PORTLAND, Ore. (TheStreet) -- It's just fine when spicy, fruity and even hoppy beers mark the occasion as special holiday offerings, but there's a warm spot in many beer lovers' hearts for the more potent versions of porters and stouts that appear around this time of year.
Just as a good pumpkin ale or fall seasonal serve as markers of the first cold days, a great, strong stout or porter can serve as a staple of the holiday season -- or even one down the road if it has enough alcohol content to age. If you're wondering how to tell a porter from a stout, we have some news for you: It basically depends on what the brewer names it.
Arthur Guinness caused this confusion when his recipe for Extra Superior Porter eventually became Guinness Stout. True porters didn't return until the initial American craft beer boom of the late 1980s and early 1990s, with the only distinction coming from judges at beer competitions. They insist stouts are darker, use roasted barley and use less water than porters, but even that's open to interpretation.
Brewers and beers experts have never come to much agreement on the topic and are convinced it's just a matter of naming convention. Writer Adrienne So did a far better job summing it up last year for now-defunct industry magazine Beer West, but drinkers looking for a dark, lovely example of either style shouldn't trouble themselves with minutiae.
That's just time you could better spend enjoying those beers. In the interest of expediting the holiday cheer, and building on last year's offerings, here are just 10 examples of stouts and porters that are a perfect fit for the cold months ahead:
Alcohol by volume: 10% ABV
In the late '90s, this was our introduction to the Russian Imperial Stout style -- so named because it was made exclusively for Catherine the Great. If you're new to heavier stouts, it's a great starting point.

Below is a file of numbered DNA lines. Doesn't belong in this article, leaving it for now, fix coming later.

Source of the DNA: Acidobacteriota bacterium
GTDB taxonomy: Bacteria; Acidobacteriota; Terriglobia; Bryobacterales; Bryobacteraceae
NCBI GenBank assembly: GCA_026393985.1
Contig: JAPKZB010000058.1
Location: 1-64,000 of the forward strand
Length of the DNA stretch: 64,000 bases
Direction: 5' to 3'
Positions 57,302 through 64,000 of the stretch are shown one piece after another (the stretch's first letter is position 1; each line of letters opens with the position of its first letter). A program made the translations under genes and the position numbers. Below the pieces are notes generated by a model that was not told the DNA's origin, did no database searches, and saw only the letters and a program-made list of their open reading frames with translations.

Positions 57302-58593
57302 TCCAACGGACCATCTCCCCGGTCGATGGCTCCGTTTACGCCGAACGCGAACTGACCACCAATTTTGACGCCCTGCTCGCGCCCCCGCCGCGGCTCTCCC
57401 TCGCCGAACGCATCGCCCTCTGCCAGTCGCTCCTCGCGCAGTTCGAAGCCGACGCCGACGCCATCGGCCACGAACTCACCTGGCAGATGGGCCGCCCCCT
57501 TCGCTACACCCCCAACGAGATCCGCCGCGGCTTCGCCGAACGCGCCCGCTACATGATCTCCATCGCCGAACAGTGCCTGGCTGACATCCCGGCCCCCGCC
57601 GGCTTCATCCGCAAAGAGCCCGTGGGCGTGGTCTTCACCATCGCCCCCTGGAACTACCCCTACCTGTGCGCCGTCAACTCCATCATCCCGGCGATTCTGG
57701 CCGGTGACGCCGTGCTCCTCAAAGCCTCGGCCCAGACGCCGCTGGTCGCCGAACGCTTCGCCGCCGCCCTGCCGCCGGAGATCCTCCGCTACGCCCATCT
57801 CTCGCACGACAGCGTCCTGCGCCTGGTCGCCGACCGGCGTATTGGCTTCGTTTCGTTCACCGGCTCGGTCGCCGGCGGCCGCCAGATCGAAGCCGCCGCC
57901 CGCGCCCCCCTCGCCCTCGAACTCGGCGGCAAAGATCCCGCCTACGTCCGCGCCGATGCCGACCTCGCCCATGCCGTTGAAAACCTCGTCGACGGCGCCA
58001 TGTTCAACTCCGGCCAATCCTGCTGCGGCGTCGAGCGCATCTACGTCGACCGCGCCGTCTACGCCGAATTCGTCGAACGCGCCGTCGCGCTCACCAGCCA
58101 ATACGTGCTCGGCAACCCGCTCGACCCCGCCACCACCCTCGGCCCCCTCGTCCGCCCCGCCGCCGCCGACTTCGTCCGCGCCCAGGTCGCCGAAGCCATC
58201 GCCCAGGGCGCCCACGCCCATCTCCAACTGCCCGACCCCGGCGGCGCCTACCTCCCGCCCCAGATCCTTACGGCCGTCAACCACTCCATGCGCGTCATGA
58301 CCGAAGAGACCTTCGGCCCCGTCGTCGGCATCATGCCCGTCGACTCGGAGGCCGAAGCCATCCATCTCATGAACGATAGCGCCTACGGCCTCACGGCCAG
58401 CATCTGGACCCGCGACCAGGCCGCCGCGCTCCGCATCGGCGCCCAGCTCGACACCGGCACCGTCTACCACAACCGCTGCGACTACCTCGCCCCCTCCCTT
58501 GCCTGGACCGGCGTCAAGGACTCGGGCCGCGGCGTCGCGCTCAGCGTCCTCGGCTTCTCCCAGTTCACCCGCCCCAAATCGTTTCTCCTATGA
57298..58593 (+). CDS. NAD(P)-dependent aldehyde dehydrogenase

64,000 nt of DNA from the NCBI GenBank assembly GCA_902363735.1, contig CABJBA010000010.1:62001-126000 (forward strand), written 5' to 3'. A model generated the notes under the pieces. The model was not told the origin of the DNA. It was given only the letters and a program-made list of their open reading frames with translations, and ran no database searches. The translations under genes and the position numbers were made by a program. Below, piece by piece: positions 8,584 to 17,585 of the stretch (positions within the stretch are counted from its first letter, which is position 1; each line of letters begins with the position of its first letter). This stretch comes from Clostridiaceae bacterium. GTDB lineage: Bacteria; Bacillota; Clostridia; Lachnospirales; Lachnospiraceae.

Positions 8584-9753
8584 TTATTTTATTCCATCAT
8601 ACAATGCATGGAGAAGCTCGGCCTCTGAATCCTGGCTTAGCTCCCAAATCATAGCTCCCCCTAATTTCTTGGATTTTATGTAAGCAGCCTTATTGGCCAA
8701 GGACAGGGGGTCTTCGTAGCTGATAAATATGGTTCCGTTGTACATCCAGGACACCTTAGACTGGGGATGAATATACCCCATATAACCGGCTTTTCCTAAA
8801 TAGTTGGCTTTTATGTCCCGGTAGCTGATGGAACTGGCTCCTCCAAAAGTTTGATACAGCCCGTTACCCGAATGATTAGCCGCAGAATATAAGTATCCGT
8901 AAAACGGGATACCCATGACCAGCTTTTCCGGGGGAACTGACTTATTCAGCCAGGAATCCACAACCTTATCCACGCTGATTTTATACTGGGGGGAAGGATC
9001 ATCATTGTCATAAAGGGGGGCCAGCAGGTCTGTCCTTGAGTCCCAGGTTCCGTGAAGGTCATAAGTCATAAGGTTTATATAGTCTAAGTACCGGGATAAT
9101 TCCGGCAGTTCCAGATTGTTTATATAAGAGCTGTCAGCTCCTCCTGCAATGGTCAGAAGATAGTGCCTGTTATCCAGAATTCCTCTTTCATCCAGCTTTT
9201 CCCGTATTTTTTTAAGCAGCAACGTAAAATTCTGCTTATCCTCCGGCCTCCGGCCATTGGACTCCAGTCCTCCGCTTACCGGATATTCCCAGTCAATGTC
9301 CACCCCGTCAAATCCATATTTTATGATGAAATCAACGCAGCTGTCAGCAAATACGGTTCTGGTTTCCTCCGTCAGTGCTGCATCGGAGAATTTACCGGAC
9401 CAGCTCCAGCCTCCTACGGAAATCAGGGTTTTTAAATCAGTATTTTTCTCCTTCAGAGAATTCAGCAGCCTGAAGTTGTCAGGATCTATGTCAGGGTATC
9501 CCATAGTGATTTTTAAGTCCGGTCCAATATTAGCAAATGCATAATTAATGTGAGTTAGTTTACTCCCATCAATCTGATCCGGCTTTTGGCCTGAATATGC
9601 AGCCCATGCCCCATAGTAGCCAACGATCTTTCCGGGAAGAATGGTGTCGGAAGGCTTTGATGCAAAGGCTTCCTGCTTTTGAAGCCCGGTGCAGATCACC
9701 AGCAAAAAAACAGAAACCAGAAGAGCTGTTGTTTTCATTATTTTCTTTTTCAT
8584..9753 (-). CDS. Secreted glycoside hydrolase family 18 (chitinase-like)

Once packaged in six-packs before Brooklyn settled on a more manageable four, Black Chocolate Stout is packed densely with three different mashes of American two-row pale malt, caramel malt, malted wheat and a blend of American roasted malts and barley. Don't let the small, 12-ounce package fool you: This is one big, 320-calorie beer. Approach with caution.
Alcohol by volume: 7% ABV
This Marshall, Mich., brewer has five beers in its holiday stout series, but there's a special place in our hearts for their November release.
They call it a cream stout, but this sweet style is more commonly known as a milk stout because it uses lactose in the brewing process. That lactose serves as the base sugar and leaves behind more sweetness than standard sugar does once the yeast gets through with it. The result is a pleasant, easy drinking beer that makes a great dessert or complement to other holiday treats.
Yes, cookies and milk stout are a great combination that we can't suggest to you enough. If you can still get your hands on some of Dark Horse's Too Cream, we'd suggest experimenting for yourself.
Alcohol by volume: 15% to 17% ABV
This Boulder, Colo., brew is the biggest, baddest stout on our list, and the red foil seal on its 12-ounce bottle and demon on its label should provide fair warning.